Pamela Farley Short retires after more than 18 years at Penn State

UNIVERSITY PARK, Pa. – Pamela Farley Short, professor of health policy and administration (HPA) in the College of Health and Human Development (HHD) has retired after more than 18 years at Penn State. She now joins the HPA faculty as a professor emeritus of health policy and administration.

Her Penn State career includes serving as director of the Center for Health Care Policy and Research (CHCPR) from 1997 to 2014. CHCPR’s mission is to create and disseminate new scientific knowledge that will help private and public decision-makers to develop cost-effective services and programs that improve people's health.

While Short served as director of CHCPR, the center grew from a staff of three to 14 regular employees, as well as multiple student research assistants. Today, CHCPR collaborates with researchers interested in all aspects of health services and health care improvement to find funding, develop quality research designs, collect and analyze data, and disseminate findings to the right audiences.

“Beyond the growth of CHCPR, I think we were able to create one of the best places to work at Penn State,” Short said. “Many employees have stayed with the center for a long time, which has allowed them to learn new skills and contribute in new ways.  That has been good for employees and for faculty, who have been able to rely on excellent assistance with projects and proposals from the center.”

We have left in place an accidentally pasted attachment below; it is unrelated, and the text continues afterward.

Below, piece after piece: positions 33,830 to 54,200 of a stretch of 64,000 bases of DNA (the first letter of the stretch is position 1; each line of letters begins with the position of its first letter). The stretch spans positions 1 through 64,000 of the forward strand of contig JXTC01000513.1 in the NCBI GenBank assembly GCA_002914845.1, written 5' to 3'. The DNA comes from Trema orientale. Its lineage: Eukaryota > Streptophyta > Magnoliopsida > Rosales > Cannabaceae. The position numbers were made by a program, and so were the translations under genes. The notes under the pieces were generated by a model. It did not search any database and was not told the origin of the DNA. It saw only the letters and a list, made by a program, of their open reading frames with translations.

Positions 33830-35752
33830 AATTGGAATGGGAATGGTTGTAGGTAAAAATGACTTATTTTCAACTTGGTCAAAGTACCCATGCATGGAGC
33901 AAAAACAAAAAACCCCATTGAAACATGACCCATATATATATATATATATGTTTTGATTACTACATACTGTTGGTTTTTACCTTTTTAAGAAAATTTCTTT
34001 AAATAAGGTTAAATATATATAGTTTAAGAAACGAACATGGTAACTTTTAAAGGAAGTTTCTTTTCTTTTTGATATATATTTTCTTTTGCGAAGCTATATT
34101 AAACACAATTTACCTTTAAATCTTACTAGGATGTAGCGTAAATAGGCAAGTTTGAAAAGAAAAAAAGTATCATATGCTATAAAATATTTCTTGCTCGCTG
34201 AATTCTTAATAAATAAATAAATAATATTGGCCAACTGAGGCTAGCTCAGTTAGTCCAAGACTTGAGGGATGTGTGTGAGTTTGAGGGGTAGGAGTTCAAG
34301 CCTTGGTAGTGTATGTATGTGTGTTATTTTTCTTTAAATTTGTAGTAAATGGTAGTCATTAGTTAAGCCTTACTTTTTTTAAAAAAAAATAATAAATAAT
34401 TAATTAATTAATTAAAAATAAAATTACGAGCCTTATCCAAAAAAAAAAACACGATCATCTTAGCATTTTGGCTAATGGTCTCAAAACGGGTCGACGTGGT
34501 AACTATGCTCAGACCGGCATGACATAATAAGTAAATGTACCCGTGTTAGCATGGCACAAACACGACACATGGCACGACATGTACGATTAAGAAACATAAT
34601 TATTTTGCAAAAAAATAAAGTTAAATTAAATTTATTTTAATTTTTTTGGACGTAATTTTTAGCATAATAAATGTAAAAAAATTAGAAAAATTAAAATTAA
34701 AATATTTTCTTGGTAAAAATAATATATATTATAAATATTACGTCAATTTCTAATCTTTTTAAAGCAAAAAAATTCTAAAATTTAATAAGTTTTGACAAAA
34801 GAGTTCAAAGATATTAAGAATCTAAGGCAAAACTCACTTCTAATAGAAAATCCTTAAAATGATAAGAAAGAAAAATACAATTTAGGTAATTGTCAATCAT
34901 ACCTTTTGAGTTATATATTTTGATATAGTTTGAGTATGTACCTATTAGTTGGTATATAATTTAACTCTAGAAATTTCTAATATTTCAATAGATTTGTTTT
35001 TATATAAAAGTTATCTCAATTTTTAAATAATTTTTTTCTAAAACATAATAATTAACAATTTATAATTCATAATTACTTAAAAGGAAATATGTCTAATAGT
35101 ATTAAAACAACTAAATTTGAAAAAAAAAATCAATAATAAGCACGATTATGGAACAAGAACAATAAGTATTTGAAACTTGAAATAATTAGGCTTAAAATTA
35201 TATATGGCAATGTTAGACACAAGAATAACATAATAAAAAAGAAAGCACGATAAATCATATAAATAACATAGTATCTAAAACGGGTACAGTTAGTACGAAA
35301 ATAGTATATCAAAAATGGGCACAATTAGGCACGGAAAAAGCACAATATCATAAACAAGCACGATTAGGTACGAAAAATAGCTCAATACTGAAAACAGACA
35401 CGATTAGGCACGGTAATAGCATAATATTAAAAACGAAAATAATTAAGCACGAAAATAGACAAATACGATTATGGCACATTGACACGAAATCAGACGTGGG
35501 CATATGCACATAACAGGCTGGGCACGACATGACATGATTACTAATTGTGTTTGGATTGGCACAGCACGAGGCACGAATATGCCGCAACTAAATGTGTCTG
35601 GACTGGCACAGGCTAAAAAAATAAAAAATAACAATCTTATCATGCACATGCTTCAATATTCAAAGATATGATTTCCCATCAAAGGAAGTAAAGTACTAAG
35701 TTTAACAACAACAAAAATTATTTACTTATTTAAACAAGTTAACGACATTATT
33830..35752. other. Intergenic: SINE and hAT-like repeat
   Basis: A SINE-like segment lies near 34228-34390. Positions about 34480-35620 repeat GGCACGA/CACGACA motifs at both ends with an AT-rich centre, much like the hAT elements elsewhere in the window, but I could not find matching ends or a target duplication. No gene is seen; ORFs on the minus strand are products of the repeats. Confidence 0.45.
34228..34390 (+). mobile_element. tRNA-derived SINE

During her service, Short also taught health policy and administration courses for undergraduates, master’s students preparing for management positions in health care, and doctoral students. She found teaching and mentoring doctoral students particularly rewarding.

“I’ve felt like I had a lot to offer them, not only about the science of research, but also about research as a business – with a product to design and market, financial considerations, and its own culture and traditions,” Short said. “Along the same lines, chairing and serving on doctoral dissertation committees has been a special pleasure.”

Having worked as a full-time researcher in Washington, D.C. before coming to Penn State, Short continued her work related to health insurance here. Her insurance studies particularly “emphasized the turnover in Medicaid, private insurance, and the uninsured when incomes, employment, and other aspects of people’s lives change.” Her affiliation with Penn State’s Population Research Institute and demography program connected Short with many other researchers who also study changes in the lives of individuals over time.

About 15 years ago, Short began another line of research that has helped cancer survivors and oncology professionals better understand the economic consequences of being diagnosed and treated for cancer, particularly the long-term effects on employment.

An early study examined employment patterns for older survivors who were working when diagnosed with cancer, compared to other workers ages 55-65. It showed that significant reductions in long-term employment were confined to survivors with recurrences, as distinguished from survivors who remained cancer-free. 

Another study showed that significant reductions in employment for older cancer survivors who were working at diagnosis were only evident for survivors who lacked their own job-related health insurance, suggesting that insured survivors (before passage of the Affordable Care Act) were “locked” into jobs for the sake of health insurance.